Today’s word derives rather regularly from hemata. Just an old-fashioned causative.


• Thursday, December 15th, 2011

Glyph of the word 'leota'.


  • (n.) fire ant

I Ánatoni: A leota! Male awape eya okuka!
“For Anthony: A fire ant! We will never be lonely again!”

Notes: These guys are bad business. Don’t mess around with them!

Now for this…iku. One of the ones I’ve been avoiding. This may, in fact, be my least favorite iku of the entire bunch. I hate it. In fact, this isn’t even the original version: It’s the redone version. I still hate it. In fact, I hate it so much that I’m keeping it. After all, no writing system can be perfect (cf. “Q”).

Anyway, this thing is a combination of le, eo and ta. The things that look like antennae on the top come from le. I’m pretty sure that was intentional. Anyway, the whole thing is just a disaster.

And to add to it, I have no idea how to classify it. It’s composed entirely of phonological iku, which suggests an ikunoala, but it’s actually built off of a single iku, which suggests iku’ume. The antennae, however, make it look kind of antish, so it could be an iku’ui. Or I could just throw up my hands and say it’s an ikunima’u. Absolutely crazy.

Update: So…as occasionally happens, I forgot to do an example sentence. Long-time commenter Anthony caught me on it, so, Anthony, this one’s for you!


• Wednesday, December 14th, 2011

Glyph of the word 'io'.


  • (conj.) but
  • (prep.) sans, except, without, excluding
  • (phon.) glyph for the sequence io

Ka olomo i palei io nea.
“I walked home without her.”

Notes: Kind of a sad sentence not directly indicative of anything. We saw today’s iku yesterday, but there it meant “dove”. Today’s is this kind of conjunction/preposition, and it’s also used for the phonological sequence io. The iku is a combination of…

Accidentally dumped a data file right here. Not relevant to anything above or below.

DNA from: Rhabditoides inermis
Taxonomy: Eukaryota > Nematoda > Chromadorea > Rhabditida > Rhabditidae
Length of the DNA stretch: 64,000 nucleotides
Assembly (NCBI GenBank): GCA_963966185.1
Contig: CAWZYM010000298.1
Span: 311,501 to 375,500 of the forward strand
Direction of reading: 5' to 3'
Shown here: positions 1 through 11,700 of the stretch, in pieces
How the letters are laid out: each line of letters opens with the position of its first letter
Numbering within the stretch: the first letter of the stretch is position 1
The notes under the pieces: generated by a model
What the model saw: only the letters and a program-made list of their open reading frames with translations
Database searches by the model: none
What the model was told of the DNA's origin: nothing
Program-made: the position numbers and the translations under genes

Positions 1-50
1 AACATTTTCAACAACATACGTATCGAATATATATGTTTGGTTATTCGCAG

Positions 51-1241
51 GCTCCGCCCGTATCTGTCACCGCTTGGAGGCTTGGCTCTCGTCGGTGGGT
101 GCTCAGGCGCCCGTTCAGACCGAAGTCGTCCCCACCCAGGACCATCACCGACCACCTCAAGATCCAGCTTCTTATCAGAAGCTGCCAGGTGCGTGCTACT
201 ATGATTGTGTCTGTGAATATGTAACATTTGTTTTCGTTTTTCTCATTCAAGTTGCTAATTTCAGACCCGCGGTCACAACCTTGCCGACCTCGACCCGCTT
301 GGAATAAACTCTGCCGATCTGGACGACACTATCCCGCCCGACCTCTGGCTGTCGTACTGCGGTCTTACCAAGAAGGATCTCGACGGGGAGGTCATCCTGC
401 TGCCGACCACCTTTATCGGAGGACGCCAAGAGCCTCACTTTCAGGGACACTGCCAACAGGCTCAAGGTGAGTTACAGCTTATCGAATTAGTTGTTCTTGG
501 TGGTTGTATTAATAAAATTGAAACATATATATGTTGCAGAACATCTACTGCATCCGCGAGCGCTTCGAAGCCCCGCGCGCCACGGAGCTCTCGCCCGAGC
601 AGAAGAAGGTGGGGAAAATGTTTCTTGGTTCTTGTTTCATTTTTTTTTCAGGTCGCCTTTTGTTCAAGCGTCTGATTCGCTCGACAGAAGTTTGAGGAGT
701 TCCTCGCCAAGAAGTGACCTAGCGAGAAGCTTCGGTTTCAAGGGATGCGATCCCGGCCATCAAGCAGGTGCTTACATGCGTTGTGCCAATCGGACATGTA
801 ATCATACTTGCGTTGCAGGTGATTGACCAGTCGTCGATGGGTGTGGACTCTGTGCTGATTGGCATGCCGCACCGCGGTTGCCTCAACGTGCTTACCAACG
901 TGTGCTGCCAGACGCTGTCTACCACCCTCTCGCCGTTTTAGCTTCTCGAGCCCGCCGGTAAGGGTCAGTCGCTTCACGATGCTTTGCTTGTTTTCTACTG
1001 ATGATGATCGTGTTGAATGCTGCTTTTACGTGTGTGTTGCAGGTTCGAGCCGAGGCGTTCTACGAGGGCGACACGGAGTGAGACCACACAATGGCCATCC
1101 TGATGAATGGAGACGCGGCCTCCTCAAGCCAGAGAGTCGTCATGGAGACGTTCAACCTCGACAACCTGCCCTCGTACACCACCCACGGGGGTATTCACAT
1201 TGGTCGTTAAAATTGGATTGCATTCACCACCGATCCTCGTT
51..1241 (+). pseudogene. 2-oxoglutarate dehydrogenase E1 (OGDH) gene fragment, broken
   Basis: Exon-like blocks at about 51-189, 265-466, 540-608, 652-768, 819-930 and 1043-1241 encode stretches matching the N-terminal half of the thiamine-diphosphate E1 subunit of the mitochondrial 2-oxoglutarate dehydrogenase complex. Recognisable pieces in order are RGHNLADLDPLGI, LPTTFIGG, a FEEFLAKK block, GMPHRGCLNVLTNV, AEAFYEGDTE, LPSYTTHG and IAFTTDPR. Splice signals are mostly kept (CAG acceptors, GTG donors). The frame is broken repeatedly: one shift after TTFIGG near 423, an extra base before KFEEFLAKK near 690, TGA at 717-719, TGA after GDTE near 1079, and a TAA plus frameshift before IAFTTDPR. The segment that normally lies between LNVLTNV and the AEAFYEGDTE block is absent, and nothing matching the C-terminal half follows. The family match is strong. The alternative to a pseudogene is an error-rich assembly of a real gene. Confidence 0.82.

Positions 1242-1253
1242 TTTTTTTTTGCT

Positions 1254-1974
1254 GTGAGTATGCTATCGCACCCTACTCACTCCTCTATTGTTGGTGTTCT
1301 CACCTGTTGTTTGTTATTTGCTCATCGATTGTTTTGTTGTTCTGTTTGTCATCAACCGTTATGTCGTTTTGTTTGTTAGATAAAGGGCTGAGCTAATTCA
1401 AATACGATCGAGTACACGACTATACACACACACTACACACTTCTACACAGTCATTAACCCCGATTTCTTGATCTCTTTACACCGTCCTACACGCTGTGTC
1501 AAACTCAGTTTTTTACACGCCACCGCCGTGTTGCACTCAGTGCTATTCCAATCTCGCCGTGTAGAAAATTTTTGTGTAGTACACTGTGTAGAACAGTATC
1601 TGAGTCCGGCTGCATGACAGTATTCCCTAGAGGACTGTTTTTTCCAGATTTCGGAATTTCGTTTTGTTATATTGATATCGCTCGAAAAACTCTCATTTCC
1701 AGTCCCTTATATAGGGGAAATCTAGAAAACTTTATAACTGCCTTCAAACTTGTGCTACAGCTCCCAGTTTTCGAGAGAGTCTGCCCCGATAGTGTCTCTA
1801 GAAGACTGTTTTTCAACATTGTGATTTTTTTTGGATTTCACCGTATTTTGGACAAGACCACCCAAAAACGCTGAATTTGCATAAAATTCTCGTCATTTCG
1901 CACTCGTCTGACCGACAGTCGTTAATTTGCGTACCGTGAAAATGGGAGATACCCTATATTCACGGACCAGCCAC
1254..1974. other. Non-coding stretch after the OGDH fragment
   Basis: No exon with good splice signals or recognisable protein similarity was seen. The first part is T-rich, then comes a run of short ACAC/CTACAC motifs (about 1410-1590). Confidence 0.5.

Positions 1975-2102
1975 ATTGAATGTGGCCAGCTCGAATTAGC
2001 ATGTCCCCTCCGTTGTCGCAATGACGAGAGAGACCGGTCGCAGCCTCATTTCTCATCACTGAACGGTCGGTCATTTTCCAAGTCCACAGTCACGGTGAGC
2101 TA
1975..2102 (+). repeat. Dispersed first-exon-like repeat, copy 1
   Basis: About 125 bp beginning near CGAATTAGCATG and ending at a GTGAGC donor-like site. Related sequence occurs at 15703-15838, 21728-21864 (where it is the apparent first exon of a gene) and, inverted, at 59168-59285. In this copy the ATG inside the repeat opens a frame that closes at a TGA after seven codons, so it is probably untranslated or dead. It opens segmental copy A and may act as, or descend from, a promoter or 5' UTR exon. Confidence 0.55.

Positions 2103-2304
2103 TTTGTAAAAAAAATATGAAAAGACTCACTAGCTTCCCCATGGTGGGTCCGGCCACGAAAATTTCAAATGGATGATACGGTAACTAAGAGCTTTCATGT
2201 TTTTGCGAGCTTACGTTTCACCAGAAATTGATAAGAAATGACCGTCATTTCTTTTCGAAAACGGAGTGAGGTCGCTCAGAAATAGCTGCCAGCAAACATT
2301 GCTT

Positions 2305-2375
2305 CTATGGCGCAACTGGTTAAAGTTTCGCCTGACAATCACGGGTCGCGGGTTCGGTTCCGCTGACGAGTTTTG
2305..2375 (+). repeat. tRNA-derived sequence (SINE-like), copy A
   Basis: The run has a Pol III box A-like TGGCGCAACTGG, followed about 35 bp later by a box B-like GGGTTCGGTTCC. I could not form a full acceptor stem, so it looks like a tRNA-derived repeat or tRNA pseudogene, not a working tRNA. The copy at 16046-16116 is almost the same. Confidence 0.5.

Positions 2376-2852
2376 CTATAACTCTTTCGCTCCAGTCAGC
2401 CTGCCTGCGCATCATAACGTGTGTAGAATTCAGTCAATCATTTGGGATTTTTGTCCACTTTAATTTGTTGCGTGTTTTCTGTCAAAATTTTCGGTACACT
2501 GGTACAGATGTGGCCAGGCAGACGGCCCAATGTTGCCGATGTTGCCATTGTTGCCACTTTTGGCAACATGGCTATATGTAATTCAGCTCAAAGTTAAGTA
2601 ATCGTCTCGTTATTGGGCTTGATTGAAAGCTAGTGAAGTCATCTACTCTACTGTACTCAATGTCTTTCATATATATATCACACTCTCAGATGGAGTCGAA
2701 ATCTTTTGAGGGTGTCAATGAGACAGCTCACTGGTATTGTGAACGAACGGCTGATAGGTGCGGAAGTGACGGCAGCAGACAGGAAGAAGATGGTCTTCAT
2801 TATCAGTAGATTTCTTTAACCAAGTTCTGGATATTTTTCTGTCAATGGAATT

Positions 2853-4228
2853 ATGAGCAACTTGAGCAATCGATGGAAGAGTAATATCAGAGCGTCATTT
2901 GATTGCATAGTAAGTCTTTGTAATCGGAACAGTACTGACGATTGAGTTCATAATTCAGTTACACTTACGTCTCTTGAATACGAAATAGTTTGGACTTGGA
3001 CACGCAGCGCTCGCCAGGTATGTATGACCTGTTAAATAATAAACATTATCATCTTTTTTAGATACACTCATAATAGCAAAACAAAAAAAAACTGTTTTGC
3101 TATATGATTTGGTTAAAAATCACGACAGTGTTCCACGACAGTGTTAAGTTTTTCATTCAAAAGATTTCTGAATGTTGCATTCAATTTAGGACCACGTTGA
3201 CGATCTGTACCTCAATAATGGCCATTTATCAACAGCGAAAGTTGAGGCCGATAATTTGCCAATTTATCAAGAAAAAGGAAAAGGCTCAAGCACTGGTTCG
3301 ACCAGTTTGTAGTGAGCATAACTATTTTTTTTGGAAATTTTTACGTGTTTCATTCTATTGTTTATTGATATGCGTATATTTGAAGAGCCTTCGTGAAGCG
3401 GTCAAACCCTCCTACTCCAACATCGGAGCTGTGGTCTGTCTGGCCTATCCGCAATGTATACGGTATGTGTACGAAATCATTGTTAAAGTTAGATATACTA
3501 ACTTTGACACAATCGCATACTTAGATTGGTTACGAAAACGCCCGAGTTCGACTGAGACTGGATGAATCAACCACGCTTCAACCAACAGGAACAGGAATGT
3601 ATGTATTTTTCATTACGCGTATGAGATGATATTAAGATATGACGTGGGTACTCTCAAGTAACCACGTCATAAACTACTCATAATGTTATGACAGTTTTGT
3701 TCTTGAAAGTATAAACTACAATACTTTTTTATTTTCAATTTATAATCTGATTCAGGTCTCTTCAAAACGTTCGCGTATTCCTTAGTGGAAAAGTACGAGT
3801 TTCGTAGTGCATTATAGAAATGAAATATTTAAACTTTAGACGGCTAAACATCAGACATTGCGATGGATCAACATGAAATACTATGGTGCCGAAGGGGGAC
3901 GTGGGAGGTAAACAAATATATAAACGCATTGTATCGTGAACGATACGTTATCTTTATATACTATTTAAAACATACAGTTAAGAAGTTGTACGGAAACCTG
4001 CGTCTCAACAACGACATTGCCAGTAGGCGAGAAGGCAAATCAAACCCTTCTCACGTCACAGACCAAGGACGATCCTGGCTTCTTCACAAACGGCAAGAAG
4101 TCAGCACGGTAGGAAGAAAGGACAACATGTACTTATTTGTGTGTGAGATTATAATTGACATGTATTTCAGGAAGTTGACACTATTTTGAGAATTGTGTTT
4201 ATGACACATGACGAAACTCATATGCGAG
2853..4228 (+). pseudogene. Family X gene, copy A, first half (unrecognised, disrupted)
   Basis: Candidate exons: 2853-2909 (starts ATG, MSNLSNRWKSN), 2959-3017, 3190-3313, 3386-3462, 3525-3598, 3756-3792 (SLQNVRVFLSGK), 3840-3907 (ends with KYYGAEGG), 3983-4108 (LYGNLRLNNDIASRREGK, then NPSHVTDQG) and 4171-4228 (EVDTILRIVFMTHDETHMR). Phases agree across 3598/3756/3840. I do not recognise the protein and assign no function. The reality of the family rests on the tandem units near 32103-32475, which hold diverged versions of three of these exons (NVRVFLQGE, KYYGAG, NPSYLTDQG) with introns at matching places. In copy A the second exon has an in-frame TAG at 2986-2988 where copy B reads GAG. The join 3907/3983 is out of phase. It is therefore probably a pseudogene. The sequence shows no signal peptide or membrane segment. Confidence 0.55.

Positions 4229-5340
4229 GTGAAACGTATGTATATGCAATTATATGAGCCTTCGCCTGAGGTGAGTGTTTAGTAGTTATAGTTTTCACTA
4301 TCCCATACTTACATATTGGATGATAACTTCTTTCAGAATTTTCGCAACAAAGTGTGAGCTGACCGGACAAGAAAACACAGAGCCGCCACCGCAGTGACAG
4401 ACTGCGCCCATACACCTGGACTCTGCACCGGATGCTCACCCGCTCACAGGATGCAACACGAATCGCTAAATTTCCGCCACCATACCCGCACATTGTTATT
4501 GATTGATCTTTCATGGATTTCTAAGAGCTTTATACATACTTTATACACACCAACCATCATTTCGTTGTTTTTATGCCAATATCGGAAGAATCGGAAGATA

Uh oh.

Hang on a minute. What the heck is the iku about?! It doesn’t look like a combination of i and o. It doesn’t really look like a dove… What the heck is it?

Dang. Unless something comes back to me before I hit the first comma in this sentence, I think I’m going to have to classify this iku an ikunima’u. How about that.

Update: Ohhhhhhhhhhhhhhhhhhh snap! You are not going to believe what I just found! This is the iku that the modern Kamakawi iku for io derives from (I found it!):

Old glyph of the word 'io'.

Look at that! It’s an honest-to-goodness dove! A real, no-foolin’ dove! 8O So the modern iku, then (in the real history of the language), is my stylized representation of that dove. I ain’t never smoked a thing in my life, but…what was I smoking?!

Oh wait. Actually, I kind of see it… I took the complex image there and tried to render it with as few strokes as possible. You can do it with two. So the important part, then, was the dent of the wings on the top, and then you just carry the line down under to form most of the body. Then the tail is done with one stroke and turned slightly (as it probably would over the years). Huh. How about that! Mystery solved.


• Tuesday, December 13th, 2011

Glyph of the word 'io'.


  • (n.) dove

A hava ipe io iu fa li’i!
“That dove’s eating my seeds!”

Notes: Lousy doves! Always pecking away at all the seeds you worked so hard to sow! How would they feel if we went to their farms and pecked away at their seeds, huh?! :evil:

Okay, actually I got nothing against doves. They’re pretty cool birds. And I can’t imagine doves flying to a farm and eating the seeds lying on the ground…

The iku is an ikunoala, but it requires the “identity” determinative to get the “dove” meaning, so it’s classified as an ikuleyaka. For the other meaning, check tomorrow’s post.

Update: No, it’s not an ikunoala! I figured it out! For a detailed explanation, see tomorrow’s post. Spoiler alert:

Old glyph of the word 'io'.


• Monday, December 12th, 2011

Glyph of the word 'luti'.


  • (n.) box crab

I luti pe!
“There’s a box crab there!”

Notes: Not much time to do a real post today, so here’s the word for box crab! Box crabs are bizarre looking creatures. Take a look at one here (though a Google image search will probably serve you better). I remember seeing these as a kid at the old Cabrillo Park Aquarium. I’ve always been a big fan of crabs. :)